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Bonding and Attachment: Baby's cues and parents' responses

Your baby will send you different types of cues when he is ready for you to pay attention to him, such as:

  • various types of cries;

  • facial expressions (such as, quivering lips and furrowed eyebrows);

  • making or avoiding eye contact; and

  • gestures (such as, putting his hands up).

Your baby's cues are signals for you to relate in a number of different ways, such as:

  • soothing;
  • holding;
  • food;
  • body contact;
  • affection;
  • gestures;
  • facial expressions;
  • singing; and
  • talking.

If your baby is feeling hurt, sick, upset, sad, frightened or lonely:

  • comfort and reassure her by holding, kissing, and talking quietly and calmly;

  • focus on her needs;

  • do not make light of his feelings; and

  • do not become annoyed.

You can make your child feel loved and safe by paying special attention to her when caring for her daily physical needs:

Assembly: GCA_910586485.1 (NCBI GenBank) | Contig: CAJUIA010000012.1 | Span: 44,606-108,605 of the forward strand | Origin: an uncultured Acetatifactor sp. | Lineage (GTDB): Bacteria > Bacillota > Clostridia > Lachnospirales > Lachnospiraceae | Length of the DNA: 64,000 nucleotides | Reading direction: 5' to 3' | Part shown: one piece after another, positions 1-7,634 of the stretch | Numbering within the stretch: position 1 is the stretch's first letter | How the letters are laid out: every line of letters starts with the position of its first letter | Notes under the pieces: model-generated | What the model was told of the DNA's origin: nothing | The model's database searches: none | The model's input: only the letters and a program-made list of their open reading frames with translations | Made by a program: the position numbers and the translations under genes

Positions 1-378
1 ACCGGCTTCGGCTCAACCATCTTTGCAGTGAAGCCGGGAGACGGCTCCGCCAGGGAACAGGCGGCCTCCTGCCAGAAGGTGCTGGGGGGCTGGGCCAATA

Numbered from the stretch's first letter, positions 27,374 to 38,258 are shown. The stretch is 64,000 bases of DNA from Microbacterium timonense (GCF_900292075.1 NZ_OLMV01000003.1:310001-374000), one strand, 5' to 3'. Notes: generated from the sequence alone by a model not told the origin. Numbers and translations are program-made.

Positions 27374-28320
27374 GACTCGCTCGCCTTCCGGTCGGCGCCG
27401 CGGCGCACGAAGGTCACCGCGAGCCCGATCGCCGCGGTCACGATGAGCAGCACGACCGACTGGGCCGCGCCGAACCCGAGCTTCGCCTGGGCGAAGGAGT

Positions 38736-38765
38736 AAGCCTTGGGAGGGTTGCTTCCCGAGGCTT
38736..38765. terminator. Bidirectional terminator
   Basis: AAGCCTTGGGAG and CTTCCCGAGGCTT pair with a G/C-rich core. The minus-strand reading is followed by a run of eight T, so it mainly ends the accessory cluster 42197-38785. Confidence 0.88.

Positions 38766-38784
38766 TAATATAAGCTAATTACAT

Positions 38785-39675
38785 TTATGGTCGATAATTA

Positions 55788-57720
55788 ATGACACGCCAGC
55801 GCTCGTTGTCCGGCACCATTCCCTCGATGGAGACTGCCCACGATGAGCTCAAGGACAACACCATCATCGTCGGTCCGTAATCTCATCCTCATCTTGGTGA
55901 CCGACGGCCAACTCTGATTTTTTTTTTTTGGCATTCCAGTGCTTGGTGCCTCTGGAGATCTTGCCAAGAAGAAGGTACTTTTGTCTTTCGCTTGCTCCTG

• feeding (for example, holding your baby comfortably, looking at your baby face-to-face);

  • diapering and dressing (for example, using lots of one-to-one interaction through talking, singing, smiling, labeling body parts and clothing, and games like peek-a-boo);

  • sleeping (for example, singing a pre-nap song, telling a poem or story, holding and rocking your baby); and

  • bathing (for example, using lots of talking about body parts being washed, gently drying off your baby).

It is normal for babies and little children to be anxious when you leave, because they do not totally understand that you will return soon.

Separations can be made easier by:

  • Never sneaking out without saying goodbye - have a pleasant ritual around leaving (such as, hugs and kisses, and smile and be sure to say that you will be back soon);

  • Leaving your child with a caregiver who is patient, loving and responsive even if your child experiences signs of distress;

  • Asking your caregiver to arrive 15 to 30 minutes before you plan to leave so she can get involved with your child while you are still home; and

  • Offering your child an object that helps to make him feel secure while you are away (for example, a favourite toy or blanket).

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